There are several forms of nitric oxide synthase such as neuronal nitric oxide synthase (nNOS), endothelial nitric oxide synthase (eNOS), inducible nitric oxide synthase (iNOS). The vascular nitric oxide (NO), mainly produced by eNOS, is a critical molecule in regulating the vascular system, including the inhibition of the platelet aggregation and adhesion and reduction of vascular smooth muscle cell proliferation . Furthermore, overproduction of NO can inhibit DNA repair and cause DNA damage , which plays an important role in the occurrence of MI . NO regulation may result from the functional eNOS genetic polymorphisms. The eNOS gene is mapped on human chromosome 7q35–36 and contains 26 exons and 25 introns. The eNOS G894T polymorphism, a coding region variant, results in a Glu298Asp substitution and decreases the NO levels .
To date, studies on the association of eNOS G894T polymorphism with MI clinical phenotype have been extensively explored. However, the results still remain inconclusive and conflicting. Some studies found that the allele T of eNOS G894T polymorphism was the risk factor for MI, but others had the opposite results. Therefore, in the current study, a meta-analysis from 34 individual studies with a total of 21068 subjects including 8229 cases and 12839 controls was performed to get a more precise estimation of the association between eNOS G894T polymorphism and MI.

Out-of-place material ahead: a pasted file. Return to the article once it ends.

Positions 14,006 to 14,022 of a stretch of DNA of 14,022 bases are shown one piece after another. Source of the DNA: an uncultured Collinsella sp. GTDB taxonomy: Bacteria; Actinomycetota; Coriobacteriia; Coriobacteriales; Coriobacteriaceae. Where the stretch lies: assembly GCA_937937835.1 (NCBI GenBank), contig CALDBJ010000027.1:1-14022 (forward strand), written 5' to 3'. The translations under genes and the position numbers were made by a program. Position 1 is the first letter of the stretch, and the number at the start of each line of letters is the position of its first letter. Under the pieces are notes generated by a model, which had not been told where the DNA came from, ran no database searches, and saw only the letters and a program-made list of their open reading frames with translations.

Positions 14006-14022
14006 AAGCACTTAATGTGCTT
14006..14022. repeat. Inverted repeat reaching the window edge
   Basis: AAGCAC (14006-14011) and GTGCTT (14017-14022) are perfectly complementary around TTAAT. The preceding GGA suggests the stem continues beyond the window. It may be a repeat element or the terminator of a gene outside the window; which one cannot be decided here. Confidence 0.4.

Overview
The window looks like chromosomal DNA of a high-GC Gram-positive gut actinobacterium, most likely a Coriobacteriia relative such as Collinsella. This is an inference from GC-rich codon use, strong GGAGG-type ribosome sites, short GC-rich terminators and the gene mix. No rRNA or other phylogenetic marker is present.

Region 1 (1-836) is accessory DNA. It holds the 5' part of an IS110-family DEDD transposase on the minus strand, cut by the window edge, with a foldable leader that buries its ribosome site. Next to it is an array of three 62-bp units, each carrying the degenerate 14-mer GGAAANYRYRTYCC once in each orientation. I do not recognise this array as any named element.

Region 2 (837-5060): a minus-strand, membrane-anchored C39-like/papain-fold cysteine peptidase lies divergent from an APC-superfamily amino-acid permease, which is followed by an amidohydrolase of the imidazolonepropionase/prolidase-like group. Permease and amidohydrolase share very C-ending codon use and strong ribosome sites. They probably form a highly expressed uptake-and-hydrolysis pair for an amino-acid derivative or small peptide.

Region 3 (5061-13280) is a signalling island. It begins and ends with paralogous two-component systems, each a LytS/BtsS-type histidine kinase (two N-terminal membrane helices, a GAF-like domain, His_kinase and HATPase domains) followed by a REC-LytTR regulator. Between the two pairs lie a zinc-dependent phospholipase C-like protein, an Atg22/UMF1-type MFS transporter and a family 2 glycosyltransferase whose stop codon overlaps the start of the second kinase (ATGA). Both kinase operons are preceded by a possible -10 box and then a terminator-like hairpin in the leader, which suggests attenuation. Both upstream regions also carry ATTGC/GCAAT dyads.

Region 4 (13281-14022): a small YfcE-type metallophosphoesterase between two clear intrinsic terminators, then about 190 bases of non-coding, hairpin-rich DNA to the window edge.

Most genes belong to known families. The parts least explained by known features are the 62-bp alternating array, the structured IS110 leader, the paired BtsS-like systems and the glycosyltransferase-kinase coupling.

Materials and Methods
Publication Search and Inclusion Criteria
We searched the electronic databases PubMed, Embase, Chinese National Knowledge Infrastructure (CNKI), and Chinese Biomedical Literature Database (CBM) using the following search terms: (myocardial infarction or myocardial infarct) and (endothelial nitric oxide synthase) and (polymorphism or mutation or variant), without restriction on language. The included articles were published before September 2013. All eligible studies were retrieved, and their references were examined manually for other potentially relevant studies.
The inclusion criteria were as follows: a) case-control design. b) the association of eNOS G894T polymorphism with MI should be evaluated. c) the genotype data was available in the cases and controls. d) the control subjects must be in agreement with the Hardy-Weinberg equilibrium (HWE).
All data were independently collected from the included studies according to a standardized protocol by two investigators. The discrepancies during data extraction were resolved by consensus. The same data in different studies were used only once. The following information was extracted: first author’s name, publication year, original country, ethnicity, sample size, and number of genotype in cases and controls.